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Don’t Forget the Date!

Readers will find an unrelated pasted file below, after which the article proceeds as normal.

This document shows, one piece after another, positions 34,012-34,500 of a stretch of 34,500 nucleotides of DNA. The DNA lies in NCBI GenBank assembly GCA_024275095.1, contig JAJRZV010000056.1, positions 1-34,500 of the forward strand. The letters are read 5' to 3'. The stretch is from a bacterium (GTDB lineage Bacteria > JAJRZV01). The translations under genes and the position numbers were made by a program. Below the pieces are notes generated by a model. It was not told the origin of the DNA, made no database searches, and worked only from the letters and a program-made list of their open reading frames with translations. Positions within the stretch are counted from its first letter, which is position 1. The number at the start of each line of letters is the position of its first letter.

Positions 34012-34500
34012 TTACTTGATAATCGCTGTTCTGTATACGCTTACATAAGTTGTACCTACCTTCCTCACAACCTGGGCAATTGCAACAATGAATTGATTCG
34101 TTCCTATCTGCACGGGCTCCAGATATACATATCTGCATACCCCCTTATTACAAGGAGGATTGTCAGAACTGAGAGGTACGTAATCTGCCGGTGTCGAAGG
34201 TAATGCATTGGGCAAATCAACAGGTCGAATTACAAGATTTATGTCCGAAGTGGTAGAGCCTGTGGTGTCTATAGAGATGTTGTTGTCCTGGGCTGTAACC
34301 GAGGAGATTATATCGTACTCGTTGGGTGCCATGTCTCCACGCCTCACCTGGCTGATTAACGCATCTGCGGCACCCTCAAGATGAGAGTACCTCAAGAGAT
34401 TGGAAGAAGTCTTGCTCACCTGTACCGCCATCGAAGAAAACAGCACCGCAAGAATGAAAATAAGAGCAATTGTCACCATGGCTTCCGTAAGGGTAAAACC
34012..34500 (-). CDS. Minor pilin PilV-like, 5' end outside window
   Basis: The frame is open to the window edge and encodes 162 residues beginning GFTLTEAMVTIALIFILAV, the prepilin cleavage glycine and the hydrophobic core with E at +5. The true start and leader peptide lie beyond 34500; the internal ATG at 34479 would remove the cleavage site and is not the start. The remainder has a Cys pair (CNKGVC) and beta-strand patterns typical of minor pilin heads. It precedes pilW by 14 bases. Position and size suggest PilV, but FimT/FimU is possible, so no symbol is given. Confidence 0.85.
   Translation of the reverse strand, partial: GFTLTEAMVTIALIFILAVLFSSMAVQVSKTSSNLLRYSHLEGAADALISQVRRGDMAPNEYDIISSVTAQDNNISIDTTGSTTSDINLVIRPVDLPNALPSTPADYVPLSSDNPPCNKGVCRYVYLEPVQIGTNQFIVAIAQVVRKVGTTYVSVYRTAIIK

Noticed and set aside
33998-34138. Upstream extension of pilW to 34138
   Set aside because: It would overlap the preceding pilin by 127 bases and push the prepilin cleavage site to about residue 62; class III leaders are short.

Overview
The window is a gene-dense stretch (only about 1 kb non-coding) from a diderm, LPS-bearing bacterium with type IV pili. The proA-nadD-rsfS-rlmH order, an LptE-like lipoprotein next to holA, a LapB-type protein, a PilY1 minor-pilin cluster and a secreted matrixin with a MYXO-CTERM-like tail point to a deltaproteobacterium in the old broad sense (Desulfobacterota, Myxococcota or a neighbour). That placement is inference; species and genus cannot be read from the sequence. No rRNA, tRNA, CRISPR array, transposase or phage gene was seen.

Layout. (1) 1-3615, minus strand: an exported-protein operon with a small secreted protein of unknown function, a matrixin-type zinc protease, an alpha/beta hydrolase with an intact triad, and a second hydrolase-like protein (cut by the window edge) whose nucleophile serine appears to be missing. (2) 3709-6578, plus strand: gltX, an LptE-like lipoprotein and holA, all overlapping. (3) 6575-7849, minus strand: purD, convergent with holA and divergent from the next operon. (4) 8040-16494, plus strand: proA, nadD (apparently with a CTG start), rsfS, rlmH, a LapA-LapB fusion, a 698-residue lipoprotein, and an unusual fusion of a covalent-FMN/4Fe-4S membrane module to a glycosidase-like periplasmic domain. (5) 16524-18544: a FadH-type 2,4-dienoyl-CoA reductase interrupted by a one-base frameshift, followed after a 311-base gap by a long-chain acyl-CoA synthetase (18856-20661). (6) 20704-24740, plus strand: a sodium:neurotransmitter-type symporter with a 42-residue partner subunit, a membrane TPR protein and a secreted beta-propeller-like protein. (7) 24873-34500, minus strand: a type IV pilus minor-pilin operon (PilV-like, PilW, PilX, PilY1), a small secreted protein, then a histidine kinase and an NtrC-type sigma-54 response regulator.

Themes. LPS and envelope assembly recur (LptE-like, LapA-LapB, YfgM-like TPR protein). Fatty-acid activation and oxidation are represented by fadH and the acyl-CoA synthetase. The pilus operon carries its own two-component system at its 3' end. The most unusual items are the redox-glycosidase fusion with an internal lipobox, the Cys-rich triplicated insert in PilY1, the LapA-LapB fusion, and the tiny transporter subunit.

Wednesday Oct 30 AN ORIGINAL LIAR A Farce Comedy in 3 Acts A Play that will please every body A sure cure lor the blves A Home Talent Production —For the Benefit of the—J Episcopal Church Choir PRICES: 25c, 35c and 50c. Tickets on sale at the Peoples’ Pharmacy Something Doing All the Time. Specialties Between the Ads. Songs and Recitations by Local Talent. Doors Open at 7:30. Trouble Begins at 8:15 Sharp FOR TWO THRONES CONTENTION WHICH INVOLVES ENGLAND AND GERMANY. King Edward Claims the Throne ol Hanover Brunswick for Hit Cousin. I But Emperor William Says No. I One of the petty quarrels that oc casionally arise between relations, and sometimes carry them to at least £he verge of war, Is that of the suc cession to the throne of Hanover* liritnswlck. which is now agitating Statesmen In England and Germany, and involves directly the friendly rela tions between the German emperor aud his uncle the king of England. To gain an appreciation of the grav ity with which the royal rivals view Duka of Cumberland. the dispute. It U necessary to g<i bark to the time of George 1.. who, when ho succeeded to the English throne, was both duke of Brunswick l,tincburg and king of Hanover. At ithat time there was. of course, n<t German empire, and the duchy ami the kingdom were independent princi palities, in which their rulers held large property and revenue rights, fro jquently referred to as the Guelf treasure. Hut there was also another house of Hrunowick-Wolfenhuttel, which had arisen from a division oj the possessions of Ernest the Confes •or. duke of Brunswlck-Lunoburg. be tween his two sons, the elder of whom was the progenitor of the house ol Brunswlck-Wolfenbuttel. Then It happene that while George 111. of England inherited the Guell possessions, the dukedom of Bruns wlck-Luneburg and the kingdom ol Hanover, hla sister Augusta married the duke of Rrunawlck-Wolfenbuttel. Her grandson, William duke of Bruns wick, died in ISS4 without issue. This terminate the house of Brunswick- Wolfenbuttel. and left all claims to the title of duke of Brunswick in the house of Brunswlck-Luneburg, which is now represented by the duke of Cumberland, cousin of King Edward Of course It is well known that King Edward is of the house of Bruns wick Hanover, but neither of the Ger man title* which the Georges held could pass to him because of the Salk law. which prevented his mother Queen Victoria, from Inheriting them The succession, therefore, to both Brunswick and Hanover went to hei uncle, the duke of Cumberland, eldest surviving son of George 111. The cousin of the English king should be by descent both duke 01 j Brunswick and king of Hanover, but in fact ho is neither. There are * lot of political complications whirl have led the German emperor to re fuse his assent to the suceessior urged by his royal uncle, and whicl give rise to the bitterness of leellnj that has grown out of the dispute. In IS6G war broke out between Prussia and Austria. King George ol Hanover, son of that duke of Cum berland. who was son to George 111. sided with Austria. Prussia won. and took revenge on George of Hanovet by depriving him of his kingdom After the death of ex-King George his son. the present duke of Cumber land, made claim to the throne 01 Hanover. Not only was the cl mrc jected. but the kingdom of I* novel was absorbed by Prussia as a mere province. Thus both titles and rev enues wore swept away, and all the Influence of the English monarch has not been sufficient to secure their res toration to his kinsman. In the meantime. William, duke ol Brunswick, died, and the duke ol Cumberland, claimant to the throne of Hanover, became heir to the duchy of Brunswick as well Here again Prussia Intervened. The king of Prussia had become Gorman emperor on the formation of the German em pire. and both Prussia (which had ab sorbed Hanover) and Brunswick, had become German s< ites. In antlcipa tiou of the very ’ontingency which now arises, a law had been passed In 1879 to the effect that if the legiti mate heir to the duchy of Brunswick (who was of course the duke of Cum berland) were prevented from ascend Ing to the ducal throne a regency should be constituted. The duko of Cumberland waa p evented from be coming duke of Brunswick on the ground of the disloyalty of his father. King George of Hanover. In 1866. Con sequently Prince Albrecht of Prussia, a nephew of Kaiser Wilhelm I. and cousin of the preaent kaiser, was made regent of Bt mswick. In this -ondftlon matters remained ntII the recent d« ith .of Prince A! Vecht. wh n the q cation of the duk f Cumberland's claima once more be ume acute. BEES MARK MAN'S COMING. Wild One* All Descended from Those Once Domesticated. * All the honey bees In this country having otfginally been Imported from Europe or Aina, there Is no racial dif ference between the wild ones and the domesticated; those that live In trees are simply the descendants of thus** that from time to time have taken "French leave" from their owners' hives and reverted to a state of na ture. The vast bulk of the Wild bees are of the German or black race, while the standard domesticated bee Is the Italian; but that, however. Is only be cause the Germans were the first to be Introduced here. Just when the Germans came is In doubt, but it was some time In the seventeenth centu ry; certainly It was not until near the close of the eighteenth century that any bees were found west of the Mississippi. The Indians used to say they could mark the advance of the white man by the appearance of bees in the woods. The Italian bees were first imported In 1860. Better temper ed and more industrious than the Ger mans, they have become popular with apiraists; but a» many still keep the German bee. and others have the hy brid formed by the crossing of the two races, while countless Italians now have taken to the woods, there to breed more hybrids, it Is clear that there Is no sure way of distinguishing between the wild bee and the domesti cated. —Outing Magazine. PENALTIES OF GREAT PLACE. Thrice Servants Those Who Have Risen to High Estate. Men In great place are thrice ser vants —servants of the sovereign or state, servants of fame, and servants of business; so as they have no free dom neither in their persons, nor in their actions, nor in their times. It is a strange desire to seek power, and to lose liberty, or to seek power over others and to lose power over a man’s self. The rising unto place is labori ous. and by pains men come to greater 'tains, and it is sometimes base and - >y indignities men come' to dignities The ctanding is slippery*-and th re tret is cither a downfall «jor at h ast n eclipse, which is a melancholy Mag. “Cum non sis qul fyerl*. non cie cur veils vivere.” (Since you ».rp not what you were, there is no .son why you should wish' r tQ- live.H v. retire—men cannot when thej •ou!d. neither will they when It wen but are impatient of pri ate ss even in age and stekheaw Which quins the shadow; like o)d to. ns ii. that will be still sitting at tfivir ‘.cct door, though thereby theytiCer cc to scorn. —Teem Lord Ba <>n*s Issey. “Of Groat Place." . , •* The Style in Clocks. "There are funny things about the 'lock business.” said the sale.-man 'rem Connecticut. "Nine-tenths if the locks that I sold on my last trip were eight-day clocks. Kverybody ei-ms to have serious obj -etions now i idays to winding clocks If I could provide customers with 30-dav clocks or 60-day clocks, without too much additional cost, they would prefer them. The demand for long-distance timepieces represents a decided change In taste. A year or so ago everybody was clamoring for 24-hour clocks, on the ground that tin y kept better, time. Now. if I could ;>ut on the market some of thus* no-year ind five-year clocks that venti esome manufacturers turn out now and then is curiosities they would prov ready •ellers.” Easy Entertaining. One woman who does ln r own ork and yet likes to entertain a good al has brought order out chaos d made the work lighter for herself limiting her dinner to thr> hot hes. She serves first io canta r»e, grape fruit or oyster* ocord to the season: ttyen nun potn ** and one vegetable. S.. i and "’rt are prepared beforeha 1. and ** the coffee. She serves .ill but ’’fee hot dishes —which. <>• oursc be brought from the h hen— n small serving table at ’ side. • ’-as two shelves benea'l a and atiding bracket shelf r the ’"d used dishes. The . ee. In b coffee pot. stands on ne of ■ kets of the serving o ami nerrily until required. Mistakes We Make, hs do not oat furs or loths lav their eggs in the.' rich v and it is the worm fr n the that do the eating. There re no *ing stars. Stars are ir. nense es. many times larger th i the th. Tho so-called shoot im: stars at glide so splendidly net. * the >cturnnl sky are meteors —fra nents eighing as a rule, but a few inds. unstroke is really heat npopl- \v. it is the moisture in the air. rat! than the actual rays of the sun. tha* « a uses sunstroke. In dry climates, such as Cairo’s with a summer temper, ire of 122 degrees In the shade, su:..-troke is much rarer than with us. Modern Turpentine Gathering. Twenty million turpentine cups are used in the pine forests of tin south to catch the flow of resin from tho trees, and 7.000.000 or 8.000.000 are added each year. These simple look ins cups, which are not unlike dower pote In size and shape, indicate a rapid and highly important change in the American method of gathering turpentine, due to tho need of econo my in using all forest products and t the application of science in au old fashioned Industry. F. P. HUNT & CO. To Our Friends and Patrons: We wish to express our sincere gratitude (or your manifest sympathy because of the great loss we have sustained in the death of our warm friend and business associate F. P. Hunt. While we cannot fill his place in your high [esteem, we shall continue the business he loved so well, and pushed to such remarkable prosperity, to the best of our ability. It is only fair to the public to say that the affairs of the firm were left in the most ex cellent financial condition. W. B. Stockham has taken charge of the business and will care for it in the future, adjusting claims of every sort to the satisfaction of all. Yours sincerely, W. B. STOCKHAM, A. H. STOCKHAM. F. P. HUNT & CO. BUSINESS LOCALS Buy wall paper at the Spot Cash. Courteous treatment, prompt deliv ery and low prices is Scofield’s motto. Cooks Cascara Cold Cure, cures colds, j 25c. We will handle all your oats. Bring them in to Hammond & Harrington. The Spot Cash leads in quality and low prices. Genuine Mexican chili at Smith’s Lunch Wagon. Special Sale on Clothing at the Spot Cash. tf. Scofield makes a specialty of teas and coffees. Second hand buggies and wagons. At the Porter-Obert Hdw. Co. Salida white lime for sale by the In dependent Lumber Co. Bread and kindling delivered with ; grocery orders, by Scofield. Be up to date and eat chili at Smith’s Lunch Wagon. Hammocks of all styles and prices at the Porter-Obert Hdw. Co. If you want your chickens to lay and your horses to work buy your feed from Hammond & Harrington. Plenty of money to loan on Delta, real estate. Milton R. Welch. For courteous treatment and low prices you should deal with Scofield. Scofield pays highest market prices for eggs, butter and all farm products. Unheard of terms! We loan eight per cent money with privilege of par- i tial payments. Kino & Stewart. ! W. R. Case & Sons cutlery best on ! the market. Sold by the Porter-Obert j Hdw. Co. For fresh, clean and up-to-date gro- j ceries and queensware, go to Scofield’s. See our china department for bar gains. F. P. Hunt & Co. For second-hand fire-proof safe for sale cheap see Scofield. Delta. Colorado. Kino & Stewart make loans payable on or before maturity at eight per cent. tf For Sale— A limited number of shares of Lake reservoir stock. Call on Porter Plumb. For the best of groceries, at lowest prices, courteous treatment and prompt delivery, go to Scofield’s. Get the habit of taking your Sunday dinners at the Home Cafe. Fine line of Ranges. Prices right. , Hunt & Co’s china department. Hot lnuch for school children at Smith’s Lunch Wagon. We Make it Easy for You to Make Your Own Christmas Presents This week we are displaying- in our show window a large assortment of Pyrographic Outfits. Also a fine line of Handsome Designed Articles in wood to be burned. The art of wood burning is becoming very popular and you can make no nicer presents than handker chief, necktie, glove, collar and cuff and photo boxes; necktie and pipe racks, mirrors and waste paper boxes ar.d many more articles which we cannot mention, that will be handsome when burned. We can show you Pyrographic Outfits from $1.75 to $5.00. Articles to be burned from 5c to $2.00. These are selling rspidlv and you should make your se lections before the assortment is broken. THE SEATON DRUG CO. If it’s Anything New and Nobby We Have it D E L_T A rr • ROY bowen J BLACKSMITH. WAGON I | CARRIAGE BUILDER /P" ’ RCjLj fine horseshoeing SATISFACTION GUARANTEED Sh ALL KINDS of repairing done H BBi * * H Notice of Final Settlement. In the matter of the Estate of Lester C. Mcfirew PRESERVING CLOTHES IVceased. . , r » NOTH K IS HEKEHY GIVEN. That on Mon- I» a.- much A Wirt ~f our buiunem aw i|„. lull ,l»j of S.n.mhw A. 1). lUirT. b»in« making them. We one of the regular day a «>f the September lt*o7 porcc Aiun r i ran Term olthe Coiiut.v C ourt of IMta County, in the State ..r Colorado, 1. Louiee M. Mclimw. Your imnuenta with tho aame thorou*:h- Executrix of said •—tate. will appear U-fore the neaa and akill that we isive to tailoring .1 of said C ourt. pr»***nt my dual settlement you a new suit Our work in this line ta auch Executrix and pray the upprovul of the the life of the garment and same, and will then apply to la* diHchurited ua it looking rijtht till worn out. such Executrix. At which time and place any Send nay our clothing to chnin and preaa person iu interest may uppear and present objec and note the improvement. tiona to the aame if any there la*. ___ _ Dated at Delta, (dlorado. October 7. IW7. JOS. PDEGENT. Tailor u>iisk m. ju-uhew. * Kx.vutrix i»f the Eatate of Leetcr l’. McCirew, ______________ (Imuaxl. Jri-H Subscribe for the Independent